Studies show that ductwork leaks can waste between 20 and 40 percent of the heating and cooling dollar.
For example, considering many homeowners spend between $1,000 and $2,000 per year in energy costs, duct leakage could be wasting $200 or $800 each year.
Ducts located in a protected area such as a basement may lose somewhat less than this, while other types of systems, such as attic ducts in hot, humid climates often lose more.
Duct systems lose energy in three ways:
- Through conduction of heat through the duct walls. In conduction, the hot air inside the ducts warms the duct walls and they, in turn, warm the cold air surrounding them. If this warmed air escapes to unheated attics, basements or crawl spaces, this heat will never reach the rooms and will be wasted.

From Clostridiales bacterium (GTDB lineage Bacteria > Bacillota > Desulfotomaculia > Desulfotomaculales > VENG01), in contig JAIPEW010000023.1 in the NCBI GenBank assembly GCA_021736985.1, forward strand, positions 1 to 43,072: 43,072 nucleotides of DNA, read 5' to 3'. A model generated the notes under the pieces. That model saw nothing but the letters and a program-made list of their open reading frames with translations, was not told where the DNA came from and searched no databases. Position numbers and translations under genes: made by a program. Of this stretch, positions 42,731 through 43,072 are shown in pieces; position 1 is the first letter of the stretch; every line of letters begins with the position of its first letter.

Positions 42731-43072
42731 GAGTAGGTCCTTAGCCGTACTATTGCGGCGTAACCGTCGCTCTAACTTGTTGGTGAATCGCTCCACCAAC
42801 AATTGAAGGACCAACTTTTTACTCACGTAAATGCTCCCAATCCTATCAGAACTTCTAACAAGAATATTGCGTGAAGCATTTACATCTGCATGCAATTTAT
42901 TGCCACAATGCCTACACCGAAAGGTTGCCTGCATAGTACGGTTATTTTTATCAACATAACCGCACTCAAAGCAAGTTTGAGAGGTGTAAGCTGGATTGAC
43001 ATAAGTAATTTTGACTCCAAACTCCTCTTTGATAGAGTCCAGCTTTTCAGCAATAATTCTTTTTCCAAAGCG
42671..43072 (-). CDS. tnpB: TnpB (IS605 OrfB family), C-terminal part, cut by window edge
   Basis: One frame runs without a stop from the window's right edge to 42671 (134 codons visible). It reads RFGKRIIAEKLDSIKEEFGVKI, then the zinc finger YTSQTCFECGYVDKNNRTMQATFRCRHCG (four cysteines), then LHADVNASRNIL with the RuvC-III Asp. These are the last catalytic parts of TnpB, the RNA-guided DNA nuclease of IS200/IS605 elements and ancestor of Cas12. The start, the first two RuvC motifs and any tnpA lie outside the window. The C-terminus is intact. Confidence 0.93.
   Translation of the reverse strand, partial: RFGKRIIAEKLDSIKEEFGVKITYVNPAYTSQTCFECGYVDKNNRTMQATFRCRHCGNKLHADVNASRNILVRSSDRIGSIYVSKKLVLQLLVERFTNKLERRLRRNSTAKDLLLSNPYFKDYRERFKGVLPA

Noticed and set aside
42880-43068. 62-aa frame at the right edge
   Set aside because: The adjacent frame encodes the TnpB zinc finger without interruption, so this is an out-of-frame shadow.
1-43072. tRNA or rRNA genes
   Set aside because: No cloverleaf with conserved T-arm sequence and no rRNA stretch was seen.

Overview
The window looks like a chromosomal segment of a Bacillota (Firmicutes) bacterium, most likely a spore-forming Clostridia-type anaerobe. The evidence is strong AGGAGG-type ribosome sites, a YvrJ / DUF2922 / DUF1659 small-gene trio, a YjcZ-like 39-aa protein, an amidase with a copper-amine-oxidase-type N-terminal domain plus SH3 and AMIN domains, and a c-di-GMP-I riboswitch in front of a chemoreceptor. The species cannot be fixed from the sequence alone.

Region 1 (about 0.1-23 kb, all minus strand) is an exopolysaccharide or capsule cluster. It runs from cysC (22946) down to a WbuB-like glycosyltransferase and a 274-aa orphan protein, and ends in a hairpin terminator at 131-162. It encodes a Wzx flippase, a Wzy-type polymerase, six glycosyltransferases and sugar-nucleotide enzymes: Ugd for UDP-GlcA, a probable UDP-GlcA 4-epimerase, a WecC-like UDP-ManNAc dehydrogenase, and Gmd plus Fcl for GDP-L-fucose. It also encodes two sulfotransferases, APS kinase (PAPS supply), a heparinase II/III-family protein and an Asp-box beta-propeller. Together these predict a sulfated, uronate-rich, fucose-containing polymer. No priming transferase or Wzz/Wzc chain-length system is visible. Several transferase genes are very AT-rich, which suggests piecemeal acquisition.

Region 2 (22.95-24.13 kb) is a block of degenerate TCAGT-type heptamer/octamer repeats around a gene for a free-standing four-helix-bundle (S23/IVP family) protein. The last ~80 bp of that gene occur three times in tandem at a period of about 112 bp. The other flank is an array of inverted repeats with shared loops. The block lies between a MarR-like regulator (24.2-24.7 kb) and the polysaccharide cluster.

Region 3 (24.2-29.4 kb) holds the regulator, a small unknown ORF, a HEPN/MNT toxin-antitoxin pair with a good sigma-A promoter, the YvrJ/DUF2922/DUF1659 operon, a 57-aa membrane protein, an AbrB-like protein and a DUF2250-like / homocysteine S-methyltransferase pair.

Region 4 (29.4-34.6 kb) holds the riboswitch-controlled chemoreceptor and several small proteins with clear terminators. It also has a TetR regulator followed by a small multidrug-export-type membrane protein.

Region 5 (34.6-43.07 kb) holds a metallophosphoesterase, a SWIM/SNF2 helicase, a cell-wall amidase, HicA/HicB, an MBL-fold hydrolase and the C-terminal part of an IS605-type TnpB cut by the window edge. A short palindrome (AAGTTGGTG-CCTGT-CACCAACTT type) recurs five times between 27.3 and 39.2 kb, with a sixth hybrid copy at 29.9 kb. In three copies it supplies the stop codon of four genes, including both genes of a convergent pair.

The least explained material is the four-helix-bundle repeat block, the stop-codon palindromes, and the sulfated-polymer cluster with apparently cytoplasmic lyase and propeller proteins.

- Through leakage of heated air into and out of ducts, through accidental holes in the ducts, or through open spaces between poorly connected sections of ductwork.
- Through infiltration. Pressure imbalances caused by faulty ducts can cause air to leak more readily through holes and cracks in the walls or ceiling of the structure.
Leaky supply ducts cause depressurization of the structure, and outside air is forced in through cracks in the envelope. Leaky return ducts cause pressurization, which forces conditioned air out of the structure.
Sealing both supply and return ducts minimizes energy loss by infiltration. Some infiltration occurs naturally, but when the fan of the central unit is turned on, infiltration is typically two to three times greater than when the fan is off.